Happy Prince and Other Tales (version 5)
By: Oscar Wilde (1854-1900)
Oscar Wilde said of his story The Happy Prince that it was "an attempt to treat a tragic modern problem in a form that aims at delicacy and imaginative treatment; it is a reaction against the purely imitative character of modern art.” His Fairy Tales then were only partly written for children and as he said, "partly for those who have kept the childlike faculties of wonder and joy, and who find in simplicity a subtle strangeness".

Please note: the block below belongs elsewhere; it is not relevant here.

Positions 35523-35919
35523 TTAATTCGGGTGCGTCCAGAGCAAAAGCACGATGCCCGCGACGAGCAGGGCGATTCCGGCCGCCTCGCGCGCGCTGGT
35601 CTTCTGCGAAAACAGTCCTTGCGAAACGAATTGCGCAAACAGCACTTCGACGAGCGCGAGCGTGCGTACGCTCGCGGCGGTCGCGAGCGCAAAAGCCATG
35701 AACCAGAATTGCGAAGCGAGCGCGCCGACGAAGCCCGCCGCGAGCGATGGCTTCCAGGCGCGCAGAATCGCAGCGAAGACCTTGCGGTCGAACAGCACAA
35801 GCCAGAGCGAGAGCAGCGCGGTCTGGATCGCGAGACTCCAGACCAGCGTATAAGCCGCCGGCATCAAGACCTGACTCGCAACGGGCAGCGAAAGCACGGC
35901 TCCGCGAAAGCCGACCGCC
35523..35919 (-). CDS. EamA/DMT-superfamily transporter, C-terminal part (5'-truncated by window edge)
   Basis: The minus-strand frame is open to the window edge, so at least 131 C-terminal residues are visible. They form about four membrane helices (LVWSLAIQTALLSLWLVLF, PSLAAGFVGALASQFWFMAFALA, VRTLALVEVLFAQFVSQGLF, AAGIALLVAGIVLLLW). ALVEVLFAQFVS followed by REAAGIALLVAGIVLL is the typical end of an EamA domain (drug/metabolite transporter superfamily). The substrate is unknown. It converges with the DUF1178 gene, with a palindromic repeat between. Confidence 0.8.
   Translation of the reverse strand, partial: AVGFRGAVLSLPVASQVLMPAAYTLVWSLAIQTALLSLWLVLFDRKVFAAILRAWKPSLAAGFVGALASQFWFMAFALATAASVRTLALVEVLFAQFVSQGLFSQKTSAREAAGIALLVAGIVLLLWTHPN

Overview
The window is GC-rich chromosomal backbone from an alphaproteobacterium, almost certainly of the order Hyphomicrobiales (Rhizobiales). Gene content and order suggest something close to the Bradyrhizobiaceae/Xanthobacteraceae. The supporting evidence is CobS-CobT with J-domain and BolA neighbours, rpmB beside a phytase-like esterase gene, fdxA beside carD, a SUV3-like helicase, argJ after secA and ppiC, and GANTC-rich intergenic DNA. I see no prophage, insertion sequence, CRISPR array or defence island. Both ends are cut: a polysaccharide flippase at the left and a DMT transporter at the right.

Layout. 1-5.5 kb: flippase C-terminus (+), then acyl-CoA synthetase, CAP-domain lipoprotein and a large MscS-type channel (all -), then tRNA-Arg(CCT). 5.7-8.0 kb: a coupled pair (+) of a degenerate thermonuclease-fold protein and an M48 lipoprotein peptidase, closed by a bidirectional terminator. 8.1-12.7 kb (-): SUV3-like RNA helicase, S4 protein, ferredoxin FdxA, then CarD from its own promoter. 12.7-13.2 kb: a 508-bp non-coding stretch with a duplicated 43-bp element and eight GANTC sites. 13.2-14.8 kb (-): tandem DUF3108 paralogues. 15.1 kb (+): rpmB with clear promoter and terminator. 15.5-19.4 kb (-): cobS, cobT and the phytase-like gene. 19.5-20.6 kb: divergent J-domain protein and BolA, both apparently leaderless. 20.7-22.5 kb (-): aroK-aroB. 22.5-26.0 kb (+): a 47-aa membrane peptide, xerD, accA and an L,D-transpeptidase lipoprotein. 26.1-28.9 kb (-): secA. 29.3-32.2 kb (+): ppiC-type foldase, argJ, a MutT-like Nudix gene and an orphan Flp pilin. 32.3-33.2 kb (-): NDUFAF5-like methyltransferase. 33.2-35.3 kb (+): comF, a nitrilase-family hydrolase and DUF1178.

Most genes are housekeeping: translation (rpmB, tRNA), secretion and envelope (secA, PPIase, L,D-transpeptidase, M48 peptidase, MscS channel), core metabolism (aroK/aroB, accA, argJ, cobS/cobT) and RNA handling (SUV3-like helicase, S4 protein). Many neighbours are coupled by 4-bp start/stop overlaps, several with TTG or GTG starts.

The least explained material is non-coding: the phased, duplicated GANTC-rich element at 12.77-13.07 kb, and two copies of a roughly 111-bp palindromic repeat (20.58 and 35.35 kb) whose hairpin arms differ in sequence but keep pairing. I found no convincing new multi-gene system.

In The Happy Prince and The Nightingale and the Rose, Wilde explores love and self sacrifice. The Selfish Giant will not let the children in his garden but repents and is redeemed. The Miller in the Devoted Friend is not only selfish but an egotistical hypocrite. The Remarkable Rocket is also a tale about egotism and conceit.